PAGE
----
Coronavirus Disease 2019 (COVID-19)

Page last updated 8/25/2020

New information about the COVID-19 is being updated daily sometimes hourly. Please visit the CDC website for the latest information about the situation.

All concerns regarding COVID-19 and potential cases should be directed to Student Health Services at 718 990-6360 (select option 4). Student Health Services will work with the NYC Department of Health and Mental Hygiene to take appropriate action.

It is always good practice to follow self-care habits to stay well – wash your hands, use alcohol-based hand sanitizer when you cannot use soap and water, cover your cough, keep your hands away from your eyes, nose and mouth and don’t share food or drinks. If you get sick, stay home and rest.

The University is dedicated to fostering a welcoming and inclusive campus community where everyone feels safe, respected, and valued. Acts of bias or discrimination stemming from the association of COVID-19 with a particular population, ethnicity or, nationality will not be tolerated.

  • On January 30, the World Health Organization declared a global health emergency. This acknowledges that, while the COVID-19 was initially seen to be a risk primarily in China, it is now of serious concern beyond its borders and calls for a coordinated international response.
  • The U.S. Department of Health and Human Services has declared a public health emergency, and the U.S. government has issued travel restrictions and an advisory warning against all travel to China.
  • St. John’s University officials are receiving guidance and working closely with the US Health and Human Services, NYC Department of Health and Mental Hygiene, the Centers for Disease Control and Prevention (CDC), the Office of International Education, and other offices to monitor this evolving situation and respond appropriately.
  • For a summary of related to the COVID-19, see correspondence from St. John’s University in the section above.

Symptoms of COVID-19 are very similar to seasonal flu and include fever, cough, or shortness of breath. For those with a weakened immune system, there's a chance the virus could cause much more serious respiratory tract illness like pneumonia or bronchitis. Because it is cold and flu season, and this virus has similar symptoms, it is important to not make any assumptions and have any respiratory illness evaluated by a healthcare provider. At this time, the COVID-19 is primarily related to the outbreak in China.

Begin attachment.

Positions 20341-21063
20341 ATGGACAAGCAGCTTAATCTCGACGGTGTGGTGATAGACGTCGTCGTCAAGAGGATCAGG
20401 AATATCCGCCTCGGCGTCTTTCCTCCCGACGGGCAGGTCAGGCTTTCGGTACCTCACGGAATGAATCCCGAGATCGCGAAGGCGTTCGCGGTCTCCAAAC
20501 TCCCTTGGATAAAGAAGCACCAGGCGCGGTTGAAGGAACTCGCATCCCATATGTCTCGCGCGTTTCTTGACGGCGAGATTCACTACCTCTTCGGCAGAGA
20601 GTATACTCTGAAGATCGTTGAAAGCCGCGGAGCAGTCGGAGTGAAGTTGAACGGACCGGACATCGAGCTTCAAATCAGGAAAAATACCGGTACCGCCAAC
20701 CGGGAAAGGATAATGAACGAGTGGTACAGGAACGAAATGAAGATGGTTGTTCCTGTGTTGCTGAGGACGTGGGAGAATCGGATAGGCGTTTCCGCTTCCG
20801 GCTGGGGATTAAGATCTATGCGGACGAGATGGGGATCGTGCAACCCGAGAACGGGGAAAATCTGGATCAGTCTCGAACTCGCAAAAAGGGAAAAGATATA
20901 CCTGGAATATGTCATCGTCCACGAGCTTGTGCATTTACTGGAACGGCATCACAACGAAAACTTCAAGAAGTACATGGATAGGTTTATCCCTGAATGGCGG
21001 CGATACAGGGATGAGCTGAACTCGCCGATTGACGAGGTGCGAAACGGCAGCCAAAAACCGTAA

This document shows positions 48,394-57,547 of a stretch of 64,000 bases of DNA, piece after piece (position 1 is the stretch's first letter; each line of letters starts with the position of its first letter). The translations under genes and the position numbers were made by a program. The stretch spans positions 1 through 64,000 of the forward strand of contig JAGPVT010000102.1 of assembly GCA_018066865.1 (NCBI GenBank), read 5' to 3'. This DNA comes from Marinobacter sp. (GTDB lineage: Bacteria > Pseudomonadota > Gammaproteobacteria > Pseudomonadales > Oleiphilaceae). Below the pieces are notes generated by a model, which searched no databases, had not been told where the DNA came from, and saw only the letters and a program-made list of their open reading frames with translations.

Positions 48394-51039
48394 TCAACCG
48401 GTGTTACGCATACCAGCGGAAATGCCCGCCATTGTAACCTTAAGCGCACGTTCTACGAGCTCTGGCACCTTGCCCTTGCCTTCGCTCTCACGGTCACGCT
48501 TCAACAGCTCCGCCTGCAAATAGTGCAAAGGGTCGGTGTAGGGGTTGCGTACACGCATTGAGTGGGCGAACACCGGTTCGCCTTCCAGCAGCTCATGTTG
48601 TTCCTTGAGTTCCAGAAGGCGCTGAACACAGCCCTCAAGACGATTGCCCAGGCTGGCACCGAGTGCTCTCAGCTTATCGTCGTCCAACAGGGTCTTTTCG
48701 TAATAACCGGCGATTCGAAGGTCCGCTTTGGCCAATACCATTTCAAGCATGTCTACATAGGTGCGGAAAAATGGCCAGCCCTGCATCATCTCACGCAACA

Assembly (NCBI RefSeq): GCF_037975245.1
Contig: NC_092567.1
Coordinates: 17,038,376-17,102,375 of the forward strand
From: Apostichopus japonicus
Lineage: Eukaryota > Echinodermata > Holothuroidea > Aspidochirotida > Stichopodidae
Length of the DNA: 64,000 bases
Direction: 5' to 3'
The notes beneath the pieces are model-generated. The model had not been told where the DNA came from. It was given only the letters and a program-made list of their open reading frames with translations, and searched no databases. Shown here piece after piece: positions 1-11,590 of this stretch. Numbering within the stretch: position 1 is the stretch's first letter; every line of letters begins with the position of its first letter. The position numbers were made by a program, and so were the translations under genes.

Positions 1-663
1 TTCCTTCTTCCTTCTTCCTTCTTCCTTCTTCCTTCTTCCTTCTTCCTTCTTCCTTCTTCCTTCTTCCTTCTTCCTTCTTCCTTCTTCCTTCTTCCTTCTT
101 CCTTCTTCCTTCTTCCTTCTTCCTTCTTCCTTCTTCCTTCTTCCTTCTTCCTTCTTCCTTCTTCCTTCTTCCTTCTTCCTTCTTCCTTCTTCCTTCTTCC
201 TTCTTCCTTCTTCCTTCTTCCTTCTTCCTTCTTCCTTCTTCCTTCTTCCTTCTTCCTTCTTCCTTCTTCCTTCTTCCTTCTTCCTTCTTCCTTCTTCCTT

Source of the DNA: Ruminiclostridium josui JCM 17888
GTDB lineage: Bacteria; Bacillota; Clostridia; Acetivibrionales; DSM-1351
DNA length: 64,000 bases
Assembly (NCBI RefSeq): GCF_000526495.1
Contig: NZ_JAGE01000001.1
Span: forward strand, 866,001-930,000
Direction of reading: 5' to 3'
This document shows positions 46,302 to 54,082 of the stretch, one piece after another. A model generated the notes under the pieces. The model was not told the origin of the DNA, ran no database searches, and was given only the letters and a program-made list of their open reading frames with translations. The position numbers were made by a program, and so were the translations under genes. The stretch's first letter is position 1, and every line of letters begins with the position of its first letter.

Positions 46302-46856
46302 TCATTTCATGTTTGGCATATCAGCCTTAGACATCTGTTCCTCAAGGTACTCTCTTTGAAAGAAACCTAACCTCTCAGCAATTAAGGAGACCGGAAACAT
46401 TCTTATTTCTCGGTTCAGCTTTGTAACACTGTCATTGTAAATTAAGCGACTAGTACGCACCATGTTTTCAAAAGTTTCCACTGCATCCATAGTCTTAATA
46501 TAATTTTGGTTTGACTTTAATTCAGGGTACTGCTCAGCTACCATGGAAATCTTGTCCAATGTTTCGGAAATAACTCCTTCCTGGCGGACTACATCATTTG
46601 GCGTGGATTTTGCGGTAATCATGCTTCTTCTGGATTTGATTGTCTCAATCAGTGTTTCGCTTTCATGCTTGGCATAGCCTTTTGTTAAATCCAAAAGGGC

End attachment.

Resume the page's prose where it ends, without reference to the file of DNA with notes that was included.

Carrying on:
It is flu season! Take the same precautions that you would during cold and flu season. Wash your hands often, cover your cough, and if you feel sick stay home. For more information, visit

Frequently Asked Questions

For additional frequently asked questions, please visit these pages:

In addition to the assistance of your faculty colleagues and Dean’s offices, the Center for Teaching and Learning, the Office of Online Learning and Services, the University LibrariesOffice of Information Technology, and Office of the Provost stand ready to assist you through this transition and will continue to update the Course Continuity Planning page as additional information and resources become available.

Further information and University updates are available in the Coronavirus Internal Updates “organization” which can be found by clicking on the Organizations link in the left-hand navigation once you have logged into Blackboard.

The coronavirus disease 2019 or COVID-19, is a new respiratory virus first identified in Wuhan, Hubei Province, China. Learn about 2019 novel coronavirus.

According to the CDC the risk of contracting the COVID-19 in the United States is very low. Most patients with COVID-19 have been linked to those who live in or visited Wuhan, China. There is only one documented case in the United States of human to human transmission of COVID-19 and in this case it was the spouse of someone who recently returned to Wuhan, China.

Concerns about a new and unfamiliar illness are understandable.

If you are feeling anxious or uneasy, please don’t hesitate to turn to the Student Health Services (718-990-6360, select option 4) or the Center for Counseling and Consultation (Queens, 718-990-6384; Staten Island, 718-390-4451) or the St. John’s University Mental Health Helpline (718-990-6352).

For information and support resources, please visit Following an Emergency Situation or a Traumatic Event.

St. John’s is using multiple communication channels to keep the campus community informed. This includes:

Everyone should:

  • Wash your hands often with soap and water for at least 20 seconds, especially before you eat.
  • Avoid touching your eyes, nose, and mouth with unwashed hands.